On the bookshelf: The Best Chicken Recipes
By J.M. HIRSCH
AP Food Editor
In the world of cookbooks and food magazines, rule No. 1 is simple ó chicken sells.
Americans have a seemingly insatiable appetite for chicken. Between 1970 and 2004, chicken consumption more than doubled to nearly 60 pounds per person a year, federal data show.
Which is why smart editors fill their pages with a steady stream of recipes for all manner of chicken dishes. Of course, that can create a bit of chicken recipe clutter. How to decide which recipes merit clipping?
The editors at Cook’s Illustrated magazine aim to make that easier with their latest cookbook, “The Best Chicken Recipes,” a weighty collection of their top tips and recipes for buying, prepping and cooking chicken.
From most publishers, the title would be mostly meaningless ó even wishful ó marketing. But the folks behind Cook’s Illustrated painstakingly test each recipe dozens of times during development
The recipes range from starters (such as Party Chicken Skewers) to chilies (White Chicken Chili) to slow, fast, light and leftovers (such as Moo Shu Chicken).
Here’s a sample recipe to test for yourself. Red-cooked chicken is slowly simmered in a broth of dark soy sauce, rice wine, ginger, scallions and star anise. Delicious.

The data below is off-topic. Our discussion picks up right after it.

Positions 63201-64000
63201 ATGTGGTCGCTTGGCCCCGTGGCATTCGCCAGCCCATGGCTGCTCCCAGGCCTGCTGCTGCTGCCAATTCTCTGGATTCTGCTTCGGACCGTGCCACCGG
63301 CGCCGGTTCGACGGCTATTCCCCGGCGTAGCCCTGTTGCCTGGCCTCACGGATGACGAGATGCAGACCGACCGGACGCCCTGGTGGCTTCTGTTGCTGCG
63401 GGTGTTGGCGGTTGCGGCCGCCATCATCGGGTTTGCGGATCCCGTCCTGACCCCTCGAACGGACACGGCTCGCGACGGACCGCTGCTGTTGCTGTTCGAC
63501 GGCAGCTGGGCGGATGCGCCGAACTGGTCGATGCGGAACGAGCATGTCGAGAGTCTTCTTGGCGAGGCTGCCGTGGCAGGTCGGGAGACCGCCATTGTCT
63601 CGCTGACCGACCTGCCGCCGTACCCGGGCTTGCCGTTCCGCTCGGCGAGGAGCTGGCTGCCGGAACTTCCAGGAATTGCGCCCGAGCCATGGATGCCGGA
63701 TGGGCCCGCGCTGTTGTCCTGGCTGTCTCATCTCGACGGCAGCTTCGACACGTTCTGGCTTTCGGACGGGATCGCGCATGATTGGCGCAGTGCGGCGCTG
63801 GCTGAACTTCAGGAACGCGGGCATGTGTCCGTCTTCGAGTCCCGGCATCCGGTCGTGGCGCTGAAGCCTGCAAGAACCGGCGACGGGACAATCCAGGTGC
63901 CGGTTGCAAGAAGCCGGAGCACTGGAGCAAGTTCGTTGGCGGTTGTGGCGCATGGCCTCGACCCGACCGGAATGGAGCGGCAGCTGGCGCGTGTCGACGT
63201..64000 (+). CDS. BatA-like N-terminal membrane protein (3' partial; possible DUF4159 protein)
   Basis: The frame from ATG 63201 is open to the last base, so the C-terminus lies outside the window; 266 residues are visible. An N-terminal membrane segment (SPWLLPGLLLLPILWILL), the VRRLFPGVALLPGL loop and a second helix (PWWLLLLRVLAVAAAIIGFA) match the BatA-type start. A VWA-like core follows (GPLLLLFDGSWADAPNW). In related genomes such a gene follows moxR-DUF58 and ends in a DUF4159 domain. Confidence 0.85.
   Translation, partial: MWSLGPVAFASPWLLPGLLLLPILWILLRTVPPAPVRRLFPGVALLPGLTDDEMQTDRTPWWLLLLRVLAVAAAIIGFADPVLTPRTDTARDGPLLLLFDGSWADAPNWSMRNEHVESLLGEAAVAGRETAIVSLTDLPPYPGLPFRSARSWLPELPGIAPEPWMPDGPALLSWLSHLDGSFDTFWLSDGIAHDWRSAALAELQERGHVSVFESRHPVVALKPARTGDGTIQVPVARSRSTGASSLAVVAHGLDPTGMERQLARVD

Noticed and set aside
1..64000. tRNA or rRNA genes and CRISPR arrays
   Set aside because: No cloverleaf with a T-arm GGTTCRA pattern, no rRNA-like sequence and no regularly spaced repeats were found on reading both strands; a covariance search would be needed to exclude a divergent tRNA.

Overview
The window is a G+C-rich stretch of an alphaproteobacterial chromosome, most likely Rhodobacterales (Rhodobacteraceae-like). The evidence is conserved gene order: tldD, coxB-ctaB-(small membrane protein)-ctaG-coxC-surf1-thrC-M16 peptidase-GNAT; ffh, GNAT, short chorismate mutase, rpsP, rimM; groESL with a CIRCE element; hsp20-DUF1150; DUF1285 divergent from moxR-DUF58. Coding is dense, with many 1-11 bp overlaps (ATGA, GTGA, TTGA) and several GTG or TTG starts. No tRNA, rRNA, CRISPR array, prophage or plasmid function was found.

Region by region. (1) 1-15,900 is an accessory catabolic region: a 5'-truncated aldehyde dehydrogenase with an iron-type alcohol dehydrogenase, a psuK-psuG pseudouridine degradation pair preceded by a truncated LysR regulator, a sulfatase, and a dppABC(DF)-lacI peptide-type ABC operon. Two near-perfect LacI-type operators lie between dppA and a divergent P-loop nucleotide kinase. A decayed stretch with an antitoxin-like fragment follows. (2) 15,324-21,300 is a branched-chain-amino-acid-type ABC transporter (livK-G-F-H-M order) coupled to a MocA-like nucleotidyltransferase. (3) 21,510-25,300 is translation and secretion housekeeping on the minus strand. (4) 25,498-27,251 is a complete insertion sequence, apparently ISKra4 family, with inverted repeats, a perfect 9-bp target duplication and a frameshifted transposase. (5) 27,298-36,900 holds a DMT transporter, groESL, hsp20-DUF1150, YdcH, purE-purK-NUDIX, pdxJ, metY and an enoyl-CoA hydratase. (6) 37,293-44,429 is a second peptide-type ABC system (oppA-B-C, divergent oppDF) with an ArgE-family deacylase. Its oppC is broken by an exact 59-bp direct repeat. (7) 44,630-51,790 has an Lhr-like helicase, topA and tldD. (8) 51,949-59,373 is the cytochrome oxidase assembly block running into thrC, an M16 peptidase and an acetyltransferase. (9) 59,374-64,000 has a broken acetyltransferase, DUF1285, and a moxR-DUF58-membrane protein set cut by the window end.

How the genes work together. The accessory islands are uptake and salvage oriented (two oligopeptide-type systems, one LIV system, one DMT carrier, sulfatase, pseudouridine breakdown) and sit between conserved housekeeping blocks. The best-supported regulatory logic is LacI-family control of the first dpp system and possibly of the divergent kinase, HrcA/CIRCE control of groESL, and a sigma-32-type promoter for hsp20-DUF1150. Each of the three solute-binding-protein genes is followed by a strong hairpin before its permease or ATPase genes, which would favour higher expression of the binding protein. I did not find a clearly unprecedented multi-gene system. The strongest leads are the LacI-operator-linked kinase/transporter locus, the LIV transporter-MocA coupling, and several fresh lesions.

Start to finish: 1 1/2 hours (45 minutes active)
Servings: 4 to 6
4 pounds bone-in, skin-on chicken pieces (split breasts cut in half, drumsticks, and/or thighs), trimmed of excess fat
2 tablespoons vegetable oil, plus more as needed
6 medium garlic cloves, minced or pressed through a garlic press (about 2 tablespoons)
2 tablespoons minced or grated fresh ginger
1 teaspoon Sichuan peppercorns
3 whole star anise
1/2 cup dark soy sauce
1/3 cup low-sodium chicken broth
1/4 cup Chinese rice cooking wine or dry sherry
3 tablespoons toasted sesame oil
3 tablespoons light brown sugar
4 hard-cooked eggs, peeled
Pat the chicken dry with paper towels.
In a large Dutch oven over medium-high, heat the oil until just smoking. Brown half of the chicken on both sides, 5 to 8 minutes per side, reducing the heat if the pan begins to scorch.
Transfer the chicken to a plate, leaving the fat in the pot. Return the pot to medium-high heat and repeat with the remaining chicken. Transfer the chicken to the plate.
Pour off all but 1 tablespoon of fat from the pot. (Add additional oil to equal 1 tablespoon, if needed.)
Add the garlic, ginger, Sichuan peppercorns and star anise and cook over medium heat until fragrant, about 30 seconds. Stir in the soy sauce, chicken broth, rice wine, sesame oil and brown sugar, scraping up any browned bits.
Nestle the hard-cooked eggs and chicken, along with any accumulated juices, into the pot and bring to a simmer. Cover, reduce heat to medium-low, and simmer until the chicken is fully cooked and tender, about 20 minutes for the breasts (160 to 165 degrees) or 1 hour for the thighs and drumsticks (170-175), turning over the chicken and eggs halfway through cooking to ensure even coloring from the sauce. (If using both types of chicken, simmer the thighs and drumsticks for 40 minutes before adding the breasts.)
Transfer the chicken and eggs to a serving dish, tent loosely with foil and let rest while finishing the sauce.
Remove and discard the star anise. Skim as much fat as possible off the surface of the sauce. Pour the sauce over the chicken and eggs and serve.
(Recipe from Cooks Illustrated’s “The Best Chicken Recipes,” America’s Test Kitchen, 2008)
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